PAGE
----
Ultimately, you have to find the best combination of things that get you working then repeat that every day. Don't ignore others, but make sure to make it clear to them (as long as they are not your bosses) that you are working on something that is priority and cannot be bothered by anything less important. Don't be the go-to guy for the printer if it takes you off task.

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+1 for Slipknot. –  user142019 Mar 1 '11 at 22:40

Open your hosts file on your workstation (c:\WINDOWS\system32\drivers\etc\hosts on Windows), and add the line: stackoverflow.com

it's rude but it can help ;)

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http://www.43folders.com Get tips from there.
A few things I have done in my workday is close Outlook for 2 hour spans, close the door and/or put on headphones. Try to have a clear idea of what you want to do during that 2 hours, and just do it.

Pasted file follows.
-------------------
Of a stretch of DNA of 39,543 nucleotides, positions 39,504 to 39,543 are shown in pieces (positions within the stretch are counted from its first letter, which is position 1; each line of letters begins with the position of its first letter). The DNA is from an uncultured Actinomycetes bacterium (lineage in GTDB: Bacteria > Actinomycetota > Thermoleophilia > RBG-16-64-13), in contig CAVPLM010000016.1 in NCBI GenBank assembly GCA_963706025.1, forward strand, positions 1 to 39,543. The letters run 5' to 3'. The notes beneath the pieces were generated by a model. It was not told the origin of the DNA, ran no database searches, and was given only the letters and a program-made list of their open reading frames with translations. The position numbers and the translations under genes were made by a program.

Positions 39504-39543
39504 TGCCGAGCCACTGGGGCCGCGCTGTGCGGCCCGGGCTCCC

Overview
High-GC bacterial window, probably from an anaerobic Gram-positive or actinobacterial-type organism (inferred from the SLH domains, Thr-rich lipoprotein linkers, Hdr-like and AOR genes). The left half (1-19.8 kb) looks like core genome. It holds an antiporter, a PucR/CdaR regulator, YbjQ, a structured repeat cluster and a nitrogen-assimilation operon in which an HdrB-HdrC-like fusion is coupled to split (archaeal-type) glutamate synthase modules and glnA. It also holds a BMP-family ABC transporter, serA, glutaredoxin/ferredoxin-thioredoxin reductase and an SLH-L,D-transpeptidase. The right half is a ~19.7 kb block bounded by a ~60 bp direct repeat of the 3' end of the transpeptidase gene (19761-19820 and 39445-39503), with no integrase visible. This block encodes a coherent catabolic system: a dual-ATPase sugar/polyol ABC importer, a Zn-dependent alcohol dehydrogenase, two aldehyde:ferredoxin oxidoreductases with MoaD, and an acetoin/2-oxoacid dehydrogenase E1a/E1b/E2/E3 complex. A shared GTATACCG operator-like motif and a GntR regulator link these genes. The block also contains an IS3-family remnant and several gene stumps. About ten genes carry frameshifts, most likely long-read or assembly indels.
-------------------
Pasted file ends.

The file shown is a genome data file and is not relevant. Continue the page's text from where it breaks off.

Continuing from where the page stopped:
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Finding the power to avoid the very thing you're doing right this moment

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There is a related discussion with some useful information:


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I use Virtual Desktops using SysInternals Desktops (http://technet.microsoft.com/en-us/sysinternals/cc817881.aspx).

With this, I can have email on one screen, personal websites on another, and my development environment running on a third. As long as I don't see my email notifications or web browser I can stay focused. While I'm compiling or running tests I switch to the other Desktops.

Out of sight, out of mind. But still find windows of opportunity for scratching the itch.

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There's a great little free Mac program, called SelfControl. It adjusts your hostfile for a set timeframe, to forward a blacklist (or not forward a whitelist, should you choose that) to your localhost. It works great while doing web programming on your local server: